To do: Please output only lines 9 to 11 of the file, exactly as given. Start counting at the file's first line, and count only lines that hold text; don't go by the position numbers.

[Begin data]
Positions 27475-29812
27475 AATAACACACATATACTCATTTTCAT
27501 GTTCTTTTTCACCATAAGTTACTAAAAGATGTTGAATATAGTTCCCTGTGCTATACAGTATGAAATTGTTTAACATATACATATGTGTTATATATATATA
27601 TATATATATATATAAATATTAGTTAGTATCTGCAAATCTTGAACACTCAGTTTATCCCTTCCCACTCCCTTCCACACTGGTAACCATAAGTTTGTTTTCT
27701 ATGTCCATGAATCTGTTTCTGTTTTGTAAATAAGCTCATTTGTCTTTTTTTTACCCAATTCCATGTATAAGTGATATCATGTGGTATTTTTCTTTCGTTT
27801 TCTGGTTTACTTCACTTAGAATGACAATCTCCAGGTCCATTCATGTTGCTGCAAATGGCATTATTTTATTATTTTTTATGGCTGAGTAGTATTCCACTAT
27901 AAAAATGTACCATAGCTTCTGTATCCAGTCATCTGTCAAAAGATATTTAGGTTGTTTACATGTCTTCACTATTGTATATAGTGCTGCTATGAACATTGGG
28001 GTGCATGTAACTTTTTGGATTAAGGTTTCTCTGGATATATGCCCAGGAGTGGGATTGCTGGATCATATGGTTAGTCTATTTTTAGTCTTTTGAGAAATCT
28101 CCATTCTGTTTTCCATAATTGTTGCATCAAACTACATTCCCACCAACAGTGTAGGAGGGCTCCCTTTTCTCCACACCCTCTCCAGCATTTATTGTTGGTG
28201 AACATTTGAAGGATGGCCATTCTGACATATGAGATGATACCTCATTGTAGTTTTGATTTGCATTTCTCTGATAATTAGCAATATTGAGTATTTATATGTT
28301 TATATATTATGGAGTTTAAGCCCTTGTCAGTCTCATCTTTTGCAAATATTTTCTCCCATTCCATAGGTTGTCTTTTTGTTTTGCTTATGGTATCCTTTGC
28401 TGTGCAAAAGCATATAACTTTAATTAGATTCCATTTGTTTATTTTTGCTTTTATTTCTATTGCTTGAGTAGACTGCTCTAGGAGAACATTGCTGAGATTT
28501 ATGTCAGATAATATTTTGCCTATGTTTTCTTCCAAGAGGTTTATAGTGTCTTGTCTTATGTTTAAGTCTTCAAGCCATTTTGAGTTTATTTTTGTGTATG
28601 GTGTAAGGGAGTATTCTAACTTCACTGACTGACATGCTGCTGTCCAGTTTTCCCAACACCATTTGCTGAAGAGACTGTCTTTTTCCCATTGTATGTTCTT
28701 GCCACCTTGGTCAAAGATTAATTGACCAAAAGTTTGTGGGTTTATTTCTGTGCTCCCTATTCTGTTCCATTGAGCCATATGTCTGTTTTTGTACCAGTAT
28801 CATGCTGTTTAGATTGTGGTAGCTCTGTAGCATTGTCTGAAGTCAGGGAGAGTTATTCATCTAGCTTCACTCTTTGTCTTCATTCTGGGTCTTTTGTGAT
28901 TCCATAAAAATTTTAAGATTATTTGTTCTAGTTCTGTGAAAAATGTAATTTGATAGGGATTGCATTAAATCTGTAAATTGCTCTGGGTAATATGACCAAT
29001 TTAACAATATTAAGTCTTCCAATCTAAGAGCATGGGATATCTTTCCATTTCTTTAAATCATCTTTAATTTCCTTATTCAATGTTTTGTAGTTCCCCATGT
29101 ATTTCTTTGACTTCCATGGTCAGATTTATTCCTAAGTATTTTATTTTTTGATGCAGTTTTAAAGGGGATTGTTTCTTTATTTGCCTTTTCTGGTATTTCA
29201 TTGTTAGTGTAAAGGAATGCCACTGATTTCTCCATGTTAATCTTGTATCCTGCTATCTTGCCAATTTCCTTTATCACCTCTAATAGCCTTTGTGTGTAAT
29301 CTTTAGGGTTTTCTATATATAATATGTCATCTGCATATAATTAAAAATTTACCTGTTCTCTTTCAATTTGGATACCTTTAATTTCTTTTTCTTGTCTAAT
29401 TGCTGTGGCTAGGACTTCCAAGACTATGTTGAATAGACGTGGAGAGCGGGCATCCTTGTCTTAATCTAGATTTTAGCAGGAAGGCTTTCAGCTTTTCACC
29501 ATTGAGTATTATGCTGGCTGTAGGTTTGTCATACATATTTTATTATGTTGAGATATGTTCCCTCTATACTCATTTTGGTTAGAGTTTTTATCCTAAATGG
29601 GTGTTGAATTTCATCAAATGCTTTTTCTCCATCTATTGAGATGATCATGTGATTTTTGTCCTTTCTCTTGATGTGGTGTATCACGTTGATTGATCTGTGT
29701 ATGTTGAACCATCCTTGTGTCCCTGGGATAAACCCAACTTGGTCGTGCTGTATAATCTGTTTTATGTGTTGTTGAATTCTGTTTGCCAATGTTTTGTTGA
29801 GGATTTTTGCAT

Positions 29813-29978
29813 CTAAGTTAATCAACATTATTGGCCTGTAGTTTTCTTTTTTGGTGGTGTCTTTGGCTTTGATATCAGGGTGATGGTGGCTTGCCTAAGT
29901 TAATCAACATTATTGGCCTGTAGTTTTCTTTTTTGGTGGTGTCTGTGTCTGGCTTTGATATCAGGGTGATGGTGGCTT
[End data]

28101 CCATTCTGTTTTCCATAATTGTTGCATCAAACTACATTCCCACCAACAGTGTAGGAGGGCTCCCTTTTCTCCACACCCTCTCCAGCATTTATTGTTGGTG
28201 AACATTTGAAGGATGGCCATTCTGACATATGAGATGATACCTCATTGTAGTTTTGATTTGCATTTCTCTGATAATTAGCAATATTGAGTATTTATATGTT
28301 TATATATTATGGAGTTTAAGCCCTTGTCAGTCTCATCTTTTGCAAATATTTTCTCCCATTCCATAGGTTGTCTTTTTGTTTTGCTTATGGTATCCTTTGC